The Power Sector has Substantial Spare Capacity: Because large-scale storage of electricity has historically been impractical, the U.S. electric power sector is effectively designed as an ‘on-demand system.’ In practical terms, this has meant that the system is constructed to be able to meet peak demand from existing generation sources at any time. However, throughout most of a 24-hour day—particularly at night—consumers require significantly less electricity than the system is capable of delivering. Therefore, the U.S. electric power sector has substantial spare capacity that could be used to power electric vehicles without constructing additional power generation facilities, assuming charging patterns were appropriately managed.

The Network of Infrastructure Already Exists: Unlike many proposed alternatives to petroleum-based fuels, the nation already has a ubiquitous network of electricity infrastructure. No doubt, electrification will require the deployment of charging infrastructure, additional functionality, and increased investment in grid reliability, but the power sector’s infrastructural backbone—generation, transmission, and distribution—is already in place.

Electric Miles are Cleaner Than Gasoline Miles: Vehicle miles fueled by electricity emit less CO2 than those fueled by gasoline. Several well-to-wheels analyses conclude that vehicles powered by the full and proportionate mix of fuel sources in the United States today would result in reduced carbon emissions. As renewable power increases its share of the electricity portfolio, and to the extent that new nuclear power comes on line, which I believe is important, the emissions profile of the U.S. power sector and the GEVs powered by it will continue to improve over time. Moreover, to the extent that GEVs are charged overnight using power from baseload nuclear or off-peak renewable power, their emissions footprint can be nearly eliminated. In 2007, the Natural Resources Defense Council and the Electric Power Research Institute published a well-to-wheels analysis of several different automotive technologies fueled by a range of sources commonly used to generate power. Their analysis concluded that using a PHEV would reduce carbon emissions as compared to a petroleum-fueled vehicle even if all of the exogenous electricity used to charge the PHEV was generated at an old coal power plant. Whereas a conventional gasoline vehicle would be responsible for emissions, on average, of 450 grams of CO2 per mile, a PHEV that was charged with power generated at an old coal plant would be responsible for emissions of about 325 grams of CO2 per mile, a reduction of about 25 percent. Emissions attributable to the vehicle could be reduced to as low as 150 grams of CO2 per mile if the exogenous power was generated at a plant without carbon emissions and ranged between 200 and 300 grams of CO2 per mile if the power used was generated using other fossil fuel generation technologies. In other words, no matter where the power consumed by a PHEV is generated, the overall level of emissions attributable to its operation is lower than that of a conventional gasoline vehicle. The EPRI/NRDC study findings were consistent with a 2007 MIT study that examined the same issue.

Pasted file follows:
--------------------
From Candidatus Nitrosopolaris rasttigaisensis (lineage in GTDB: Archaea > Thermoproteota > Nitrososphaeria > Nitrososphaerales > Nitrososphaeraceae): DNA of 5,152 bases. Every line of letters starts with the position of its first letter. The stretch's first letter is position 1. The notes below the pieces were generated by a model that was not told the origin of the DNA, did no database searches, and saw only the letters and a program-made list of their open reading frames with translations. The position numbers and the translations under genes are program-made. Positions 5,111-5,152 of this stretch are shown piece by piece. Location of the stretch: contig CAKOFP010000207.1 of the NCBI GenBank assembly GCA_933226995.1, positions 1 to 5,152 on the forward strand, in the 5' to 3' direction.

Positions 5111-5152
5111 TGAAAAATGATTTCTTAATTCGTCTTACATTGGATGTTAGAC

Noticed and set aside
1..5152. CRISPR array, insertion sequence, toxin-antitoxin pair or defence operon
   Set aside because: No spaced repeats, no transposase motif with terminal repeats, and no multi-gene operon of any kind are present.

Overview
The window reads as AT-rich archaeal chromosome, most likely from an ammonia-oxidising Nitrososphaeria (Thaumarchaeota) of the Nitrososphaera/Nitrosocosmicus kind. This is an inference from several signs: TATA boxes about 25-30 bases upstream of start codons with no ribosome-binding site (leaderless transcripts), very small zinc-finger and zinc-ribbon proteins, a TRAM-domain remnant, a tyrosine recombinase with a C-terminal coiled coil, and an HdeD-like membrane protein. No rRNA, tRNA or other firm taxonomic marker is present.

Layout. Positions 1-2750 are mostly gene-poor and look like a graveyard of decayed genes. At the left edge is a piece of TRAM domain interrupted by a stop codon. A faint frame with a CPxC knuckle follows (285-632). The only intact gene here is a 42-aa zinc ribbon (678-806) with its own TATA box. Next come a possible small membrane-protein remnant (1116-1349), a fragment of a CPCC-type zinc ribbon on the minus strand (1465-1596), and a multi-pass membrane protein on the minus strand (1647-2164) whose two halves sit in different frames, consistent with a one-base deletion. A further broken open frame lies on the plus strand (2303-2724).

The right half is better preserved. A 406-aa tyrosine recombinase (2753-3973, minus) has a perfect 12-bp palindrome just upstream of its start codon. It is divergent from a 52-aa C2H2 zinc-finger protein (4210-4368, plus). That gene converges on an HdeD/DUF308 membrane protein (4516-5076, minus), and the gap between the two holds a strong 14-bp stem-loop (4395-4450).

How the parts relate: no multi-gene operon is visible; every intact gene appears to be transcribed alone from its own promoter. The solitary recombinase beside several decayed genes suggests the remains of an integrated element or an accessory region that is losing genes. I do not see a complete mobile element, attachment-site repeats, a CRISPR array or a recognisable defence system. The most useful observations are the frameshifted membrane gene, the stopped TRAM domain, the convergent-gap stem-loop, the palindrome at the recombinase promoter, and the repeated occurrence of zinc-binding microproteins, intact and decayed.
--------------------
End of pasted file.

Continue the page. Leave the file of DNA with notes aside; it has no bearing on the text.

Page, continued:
In short, high penetration rates of GEVs could radically minimize the importance of oil to the United States, strengthening our economy, improving national security, and providing much-needed flexibility to our foreign policy while clearing a path toward dramatically reduced economy-wide emissions of greenhouse gases.